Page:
From The Detroit News:
Sometimes a place is best understood through the eyes of an outlier. That's true of southeastern Michigan, which becomes "Detroit City" in the inimitable patois of J. Geils Band front man Peter Wolf.
In "Detroit City" everything is possible: the music is legendary, all men are handsome, the women unutterably gorgeous,and everybody is dancing.The J. Geils Band loves Detroit and as all lovers should, the band reminds us of our charms, even if we've forgotten.
The Geils band brought its floating house party to DTE Energy Theatre (pointedly referred to as "Pine Knob" throughout the evening by Wolf) Saturday night. The only other show it did this year was last week at Fenway Park in Boston (opening for Aerosmith, who were vanquished, by all accounts, by their crosstown rivals).
"I am reliving my youth," said one smiling middle-aged fan as he vaulted over seats -- politely, without hurting anybody -- to get to the front of the stage. Everybody seemed to be either reliving their youth, or enjoying it for the first time.
The Geils band's genius has always been in understanding pace and dynamics, setting up a concert like an old-fashioned soul revue,with everything -- audio, visual, visceral -- planned for maximum entertainment value. It's the old school Apollo Theatre ethos:let up for a minute, and tomatoes will be hurled at you from the second balcony.
The element of surprise was invoked at the beginning of the show, when the Chippewa High School marching band in white uniforms, complete with high, feathered helmets, came out onstage and played "Centerfold."
It was an affectionate hello from the band, a nod to a show opener they used to employ back in the day. The marching band's innocent (but competent) rendering of the tune set the perfect, heart felt tone for the rest of the evening.
The band hit the stage running with their Motown cover, the Contours' "First I Look at the Purse," with Wolf entering at maximum velocity from stage right, executing his familiar jittery steps.
There are innumerable things to look at when J. Geils Band is on stage; the dance stylings of Wolf; Magic Dick moving rhythmically about the stage as he plays; Seth Justman attacking his keyboards or J. Geils peeling off a particularly bluesy guitar lick... On Saturday a pleasant addition were a male backup singer and two female singers, the latter dubbed the "Geilettes" by Wolf (he made much of the fact that one, Nichelle Tillman, was a Detroiter and made her state her high school -- Northwestern, class of '88).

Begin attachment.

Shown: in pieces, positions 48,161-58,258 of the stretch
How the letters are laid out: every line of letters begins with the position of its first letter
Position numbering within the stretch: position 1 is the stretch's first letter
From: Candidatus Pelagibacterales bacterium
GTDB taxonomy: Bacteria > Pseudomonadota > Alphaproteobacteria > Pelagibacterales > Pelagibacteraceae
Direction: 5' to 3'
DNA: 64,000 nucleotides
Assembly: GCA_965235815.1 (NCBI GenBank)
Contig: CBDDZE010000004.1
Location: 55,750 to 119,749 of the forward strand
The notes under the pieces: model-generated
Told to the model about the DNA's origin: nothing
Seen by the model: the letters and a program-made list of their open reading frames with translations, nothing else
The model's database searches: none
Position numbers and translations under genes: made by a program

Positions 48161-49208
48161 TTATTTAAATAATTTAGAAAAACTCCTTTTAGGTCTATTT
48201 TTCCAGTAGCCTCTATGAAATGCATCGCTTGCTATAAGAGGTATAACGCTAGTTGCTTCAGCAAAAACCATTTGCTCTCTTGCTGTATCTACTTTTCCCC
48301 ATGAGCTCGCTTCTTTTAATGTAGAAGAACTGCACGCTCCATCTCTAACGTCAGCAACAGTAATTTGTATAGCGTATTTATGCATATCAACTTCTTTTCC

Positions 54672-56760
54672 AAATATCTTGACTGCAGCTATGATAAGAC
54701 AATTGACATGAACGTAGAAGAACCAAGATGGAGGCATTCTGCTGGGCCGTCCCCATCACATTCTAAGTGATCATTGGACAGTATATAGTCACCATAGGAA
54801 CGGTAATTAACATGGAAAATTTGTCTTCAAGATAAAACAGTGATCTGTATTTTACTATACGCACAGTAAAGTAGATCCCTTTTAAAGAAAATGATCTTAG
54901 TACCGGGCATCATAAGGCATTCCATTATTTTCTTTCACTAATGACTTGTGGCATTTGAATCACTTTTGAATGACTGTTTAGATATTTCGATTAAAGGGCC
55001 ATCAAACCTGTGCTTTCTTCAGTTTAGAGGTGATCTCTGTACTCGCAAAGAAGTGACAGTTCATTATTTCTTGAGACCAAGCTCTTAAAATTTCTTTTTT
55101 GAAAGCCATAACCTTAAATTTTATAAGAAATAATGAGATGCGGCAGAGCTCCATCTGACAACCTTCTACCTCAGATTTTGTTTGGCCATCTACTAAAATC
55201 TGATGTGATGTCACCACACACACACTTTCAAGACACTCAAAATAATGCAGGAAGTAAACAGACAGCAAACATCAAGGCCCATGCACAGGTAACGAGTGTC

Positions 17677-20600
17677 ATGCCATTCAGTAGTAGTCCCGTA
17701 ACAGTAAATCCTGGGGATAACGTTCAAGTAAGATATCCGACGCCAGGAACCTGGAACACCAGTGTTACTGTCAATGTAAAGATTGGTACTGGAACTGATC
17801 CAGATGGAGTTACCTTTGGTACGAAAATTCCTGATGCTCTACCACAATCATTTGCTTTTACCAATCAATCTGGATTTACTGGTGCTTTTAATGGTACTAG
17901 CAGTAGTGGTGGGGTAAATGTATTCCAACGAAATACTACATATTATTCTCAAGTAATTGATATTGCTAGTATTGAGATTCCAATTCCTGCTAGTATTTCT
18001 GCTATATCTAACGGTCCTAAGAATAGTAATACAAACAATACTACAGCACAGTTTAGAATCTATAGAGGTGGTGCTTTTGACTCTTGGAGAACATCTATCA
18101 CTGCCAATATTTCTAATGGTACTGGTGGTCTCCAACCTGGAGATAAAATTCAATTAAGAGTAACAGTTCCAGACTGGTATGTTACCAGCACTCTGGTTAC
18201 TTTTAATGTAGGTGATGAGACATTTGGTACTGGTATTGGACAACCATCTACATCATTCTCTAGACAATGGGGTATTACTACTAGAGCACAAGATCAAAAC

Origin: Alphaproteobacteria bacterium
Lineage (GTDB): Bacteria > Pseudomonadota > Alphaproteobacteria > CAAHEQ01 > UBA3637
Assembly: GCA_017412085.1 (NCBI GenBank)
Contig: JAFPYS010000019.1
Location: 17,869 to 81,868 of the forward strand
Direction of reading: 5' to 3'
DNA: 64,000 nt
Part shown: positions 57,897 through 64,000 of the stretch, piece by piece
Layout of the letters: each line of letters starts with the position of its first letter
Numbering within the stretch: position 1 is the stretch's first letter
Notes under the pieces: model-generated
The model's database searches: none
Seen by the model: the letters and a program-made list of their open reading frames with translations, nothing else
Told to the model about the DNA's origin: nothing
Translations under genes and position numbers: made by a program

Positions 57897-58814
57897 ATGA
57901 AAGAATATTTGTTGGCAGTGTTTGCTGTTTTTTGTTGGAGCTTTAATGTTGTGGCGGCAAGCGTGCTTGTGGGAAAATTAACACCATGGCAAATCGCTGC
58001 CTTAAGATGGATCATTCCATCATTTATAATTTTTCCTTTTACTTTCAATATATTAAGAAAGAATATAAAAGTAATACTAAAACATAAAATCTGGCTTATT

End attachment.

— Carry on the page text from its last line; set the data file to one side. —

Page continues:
The Uptown Horns (including onetime Detroiter Crispin Cioe) added a fierce, funky roar of horns to the mix, at one point tearing off the "Peter Gunn" theme when Wolf ordered them to solo.
Wolf went crowd-walking during "Musta Got Lost," creating mania as he hurtled up Aisle 4, then vaulted over laps and legs in Row M, and ambledback down Aisle 3 to the stage, singing while a roadie hovered protectively behind him.
A J. Geils Band show has to encompass a lot of stylistic ground, starting with their funky cover band days (they revived a cover of "Land of 1,000 Dances," done Wilson Pickett style), their blues band roots (they scorched through John Lee Hooker's "Serves You Right to Suffer") through their Cinderella Ballroom show band era ("Detroit Breakdown" and many more). A sizable segment of the audience waits impatiently for the '80s hits, shrieking when they hear Justman's inimitable keyboard intro to "Freeze Frame."
There was a brief technical glitch when Magic Dick's amp failed just as he was gaining speed on his star turn, "Whammer Jammer," but Wolf ran over to offer him his mic, and the show went on. It's amazing how tight the band is, with so few gigs played in the last few years. From all accounts, a lot of rehearsing went on this summer to ensure that the band's two hometowns were not disappointed.
It's a generosity of spirit that not all veteran bands can muster, but ensures that the emotional bond between band and adopted city endures.
Pine Knob -- er, DTE -- has a strict 11 p.m. curfew, and it was clear after several encores that Wolf and the band were not anxious to leave. At the end, the singer hung back and kept up his breakneck chatter to the crowd, rattling off the names of his favorite Detroit bands and concert halls, then he reminded all "Remember, if it's in you, it's got to come out!"He called out"Deee-troit city" and waved fondly, wishing all safe journeys.
The newly reconstituted Rockets, with singer Jim Edwards joining veterans Jimmy McCarty (guitar) and Johnny Bee Badanjak (drums) from the original outfit, was the perfect opening band, each song a hit, executed perfectly and without an ounce of excess.
The audience clearly enjoyed seeing McCarty and Badanjak on the big DTE stage, where such iconic players belong, and Edwards sings their Mitch Ryder songs ("Rock and Roll") as well as the Rockets' own catalog with ease.